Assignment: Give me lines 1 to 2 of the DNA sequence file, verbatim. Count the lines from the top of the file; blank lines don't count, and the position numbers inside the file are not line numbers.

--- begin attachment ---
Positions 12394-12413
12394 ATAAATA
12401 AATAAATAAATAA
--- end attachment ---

Positions 12394-12413
12394 ATAAATA